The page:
• Advises on improving and streamlining compliance to address consulting opportunities in specific compliance domains due to proliferation of operating silos, control ownership gaps and overlaps, fragmented and diffused reporting of risk and control data, unaligned stakeholder expectations, and a lack of entity-level transparency in how the compliance infrastructure is actually functioning.

In listing the above, we do not intend to imply there aren’t other ways to add value. The point is that the consulting opportunities are real.

Facilitate Effective, High-Quality Communication

Board members generally rate the quality and frequency of internal audit’s communication at a high level. For example, a strong majority of board members give high scores for the quality (83 percent) and frequency (81 percent) of internal audit’s communication. That’s good news and a great foundation on which to build.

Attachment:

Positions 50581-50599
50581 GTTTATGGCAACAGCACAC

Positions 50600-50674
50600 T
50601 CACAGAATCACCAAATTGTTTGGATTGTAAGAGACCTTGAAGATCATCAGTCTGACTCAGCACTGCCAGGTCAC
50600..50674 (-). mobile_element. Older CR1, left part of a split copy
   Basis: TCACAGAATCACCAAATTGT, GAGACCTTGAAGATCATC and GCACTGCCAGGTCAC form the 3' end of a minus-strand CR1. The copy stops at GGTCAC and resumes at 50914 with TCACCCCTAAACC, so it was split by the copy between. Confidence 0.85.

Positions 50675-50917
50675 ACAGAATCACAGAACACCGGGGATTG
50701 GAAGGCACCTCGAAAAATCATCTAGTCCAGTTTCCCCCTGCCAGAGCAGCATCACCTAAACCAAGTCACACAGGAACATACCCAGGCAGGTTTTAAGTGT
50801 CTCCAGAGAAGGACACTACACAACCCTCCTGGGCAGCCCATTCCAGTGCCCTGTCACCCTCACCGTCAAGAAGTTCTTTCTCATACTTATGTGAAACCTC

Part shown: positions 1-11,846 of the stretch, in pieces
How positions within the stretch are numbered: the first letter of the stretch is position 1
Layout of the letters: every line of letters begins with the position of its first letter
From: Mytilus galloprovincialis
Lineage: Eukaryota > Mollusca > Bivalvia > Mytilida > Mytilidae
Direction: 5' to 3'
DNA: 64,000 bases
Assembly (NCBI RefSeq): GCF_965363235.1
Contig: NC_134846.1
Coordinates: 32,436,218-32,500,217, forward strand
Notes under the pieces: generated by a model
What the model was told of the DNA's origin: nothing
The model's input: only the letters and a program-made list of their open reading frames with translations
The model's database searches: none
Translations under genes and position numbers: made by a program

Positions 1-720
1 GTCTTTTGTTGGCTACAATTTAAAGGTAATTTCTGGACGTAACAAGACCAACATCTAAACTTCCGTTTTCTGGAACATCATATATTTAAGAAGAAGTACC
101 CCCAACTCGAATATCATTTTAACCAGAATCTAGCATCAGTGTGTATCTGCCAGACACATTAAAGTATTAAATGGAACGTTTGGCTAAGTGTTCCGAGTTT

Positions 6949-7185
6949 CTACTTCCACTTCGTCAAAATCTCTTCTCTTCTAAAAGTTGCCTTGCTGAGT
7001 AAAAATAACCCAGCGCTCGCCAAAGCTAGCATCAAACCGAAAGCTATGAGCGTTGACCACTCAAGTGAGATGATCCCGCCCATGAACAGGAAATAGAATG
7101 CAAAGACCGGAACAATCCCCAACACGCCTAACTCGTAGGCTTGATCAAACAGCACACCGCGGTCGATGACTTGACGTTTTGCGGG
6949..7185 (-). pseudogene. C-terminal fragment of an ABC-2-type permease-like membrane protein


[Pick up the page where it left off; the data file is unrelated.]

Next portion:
How the Future Auditor Facilitates Effective, High-Quality Communication
11.    Improves information for decision-making across the organization
12.    Expands the emphasis on assurance through effective communication with management and the board
13.    Remains vigilant with respect to fraud

 

In sustaining effective communication, the future auditor focuses on communication with key stakeholders and the enterprise’s information for decision-making. For example, the future auditor: